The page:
climate refugees
Due to sea level rise, many islands in the Ganges Delta region of West Bengal, India—including Mousuni—are facing fast erosion. Homes and lands are sinking at a steady rate and people are staring at a bleak future where the probability of them becoming climate refugees looms large. (Photo: Arka Dutta/Pacific Press/LightRocket via Getty Images)

Underscoring the necessity of immediate and sweeping action to take on the climate emergency, a World Bank report revealed Monday that 216 million people across six global regions could be forced to move within their countries by midcentury.

Groundswell Part 2: Acting on Internal Climate Migration includes analyses for East Asia and the Pacific, North Africa, and Eastern Europe and Central Asia, building on a modeling approach from a 2018 report that covered Sub-Saharan Africa, South Asia, and Latin America.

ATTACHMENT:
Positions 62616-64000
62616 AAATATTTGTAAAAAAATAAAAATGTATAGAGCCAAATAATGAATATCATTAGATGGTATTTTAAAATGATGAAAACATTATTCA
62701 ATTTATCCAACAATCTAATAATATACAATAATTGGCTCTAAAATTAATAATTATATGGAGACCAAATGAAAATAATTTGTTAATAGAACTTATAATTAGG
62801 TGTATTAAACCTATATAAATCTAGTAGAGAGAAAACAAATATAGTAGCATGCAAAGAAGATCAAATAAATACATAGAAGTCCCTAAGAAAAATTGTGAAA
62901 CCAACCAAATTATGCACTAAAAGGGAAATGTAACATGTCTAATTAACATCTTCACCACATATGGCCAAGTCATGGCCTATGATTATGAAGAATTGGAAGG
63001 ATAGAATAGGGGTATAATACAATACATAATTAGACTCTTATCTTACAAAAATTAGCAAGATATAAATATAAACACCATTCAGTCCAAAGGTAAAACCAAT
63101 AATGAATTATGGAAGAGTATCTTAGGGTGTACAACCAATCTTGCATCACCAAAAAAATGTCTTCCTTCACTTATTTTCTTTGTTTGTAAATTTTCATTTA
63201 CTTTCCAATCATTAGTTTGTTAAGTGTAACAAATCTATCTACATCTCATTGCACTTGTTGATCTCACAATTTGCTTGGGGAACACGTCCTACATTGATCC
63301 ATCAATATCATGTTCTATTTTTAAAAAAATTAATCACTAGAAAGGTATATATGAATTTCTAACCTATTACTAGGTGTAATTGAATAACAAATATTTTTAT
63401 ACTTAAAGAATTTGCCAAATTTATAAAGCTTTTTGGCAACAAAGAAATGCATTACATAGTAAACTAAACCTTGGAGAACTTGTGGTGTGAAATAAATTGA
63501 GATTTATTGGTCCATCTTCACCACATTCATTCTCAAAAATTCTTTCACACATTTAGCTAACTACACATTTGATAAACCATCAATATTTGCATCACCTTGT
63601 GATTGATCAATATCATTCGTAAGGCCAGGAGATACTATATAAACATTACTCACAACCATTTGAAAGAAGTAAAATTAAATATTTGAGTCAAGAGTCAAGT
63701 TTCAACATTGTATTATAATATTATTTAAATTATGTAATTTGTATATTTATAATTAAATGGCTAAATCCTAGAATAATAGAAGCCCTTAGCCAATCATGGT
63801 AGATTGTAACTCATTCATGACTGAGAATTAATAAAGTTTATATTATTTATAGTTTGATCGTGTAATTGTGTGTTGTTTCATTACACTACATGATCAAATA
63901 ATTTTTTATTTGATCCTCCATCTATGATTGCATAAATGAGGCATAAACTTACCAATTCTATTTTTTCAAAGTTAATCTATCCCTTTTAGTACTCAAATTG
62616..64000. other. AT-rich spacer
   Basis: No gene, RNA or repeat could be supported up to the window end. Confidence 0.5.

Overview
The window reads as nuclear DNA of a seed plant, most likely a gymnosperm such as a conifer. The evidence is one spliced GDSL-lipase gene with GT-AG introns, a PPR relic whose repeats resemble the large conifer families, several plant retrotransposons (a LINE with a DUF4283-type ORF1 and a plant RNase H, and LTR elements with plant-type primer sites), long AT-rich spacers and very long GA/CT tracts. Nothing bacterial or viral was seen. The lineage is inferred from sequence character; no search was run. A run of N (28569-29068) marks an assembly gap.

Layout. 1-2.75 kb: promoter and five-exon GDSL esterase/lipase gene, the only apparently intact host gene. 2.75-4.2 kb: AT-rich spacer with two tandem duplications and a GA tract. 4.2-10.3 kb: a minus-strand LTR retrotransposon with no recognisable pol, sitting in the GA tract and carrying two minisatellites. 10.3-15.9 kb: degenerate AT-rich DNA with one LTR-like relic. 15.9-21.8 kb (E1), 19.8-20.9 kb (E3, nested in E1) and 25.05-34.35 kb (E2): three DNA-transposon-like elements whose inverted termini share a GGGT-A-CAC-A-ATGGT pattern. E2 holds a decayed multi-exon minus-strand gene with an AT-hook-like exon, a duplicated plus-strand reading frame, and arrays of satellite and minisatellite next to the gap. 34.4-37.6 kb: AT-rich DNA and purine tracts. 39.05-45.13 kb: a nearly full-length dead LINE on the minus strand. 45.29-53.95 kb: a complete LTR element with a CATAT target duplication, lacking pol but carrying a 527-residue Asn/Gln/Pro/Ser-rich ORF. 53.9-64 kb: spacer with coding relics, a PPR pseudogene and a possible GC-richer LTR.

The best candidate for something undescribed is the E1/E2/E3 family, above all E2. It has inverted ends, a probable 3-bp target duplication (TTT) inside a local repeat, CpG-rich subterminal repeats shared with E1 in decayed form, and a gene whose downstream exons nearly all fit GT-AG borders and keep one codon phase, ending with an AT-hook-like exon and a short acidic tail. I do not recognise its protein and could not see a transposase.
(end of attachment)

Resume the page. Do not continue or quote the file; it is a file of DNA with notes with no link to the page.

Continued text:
“The Groundswell report is a stark reminder of the human toll of climate change, particularly on the world’s poorest—those who are contributing the least to its causes,” said Juergen Voegele, vice president of sustainable development at the World Bank, in a statement.

The report’s highest projection is for Sub-Saharan Africa, which could see up to 86 million internal climate migrants by 2050, followed by East Asia and the Pacific (49 million), South Asia (40 million), North Africa (19 million), Latin America (17 million), and Eastern Europe and Central Asia (five million). The 216 million figure is a worst-case scenario total for the six regions, Voegele explained in the report’s introduction.

“It’s important to note that this projection is not cast in stone,” he wrote. “If countries start now to reduce greenhouse gases, close development gaps, restore vital ecosystems, and help people adapt, internal climate migration could be reduced by up to 80%—to 44 million people by 2050.”

Voegele continued: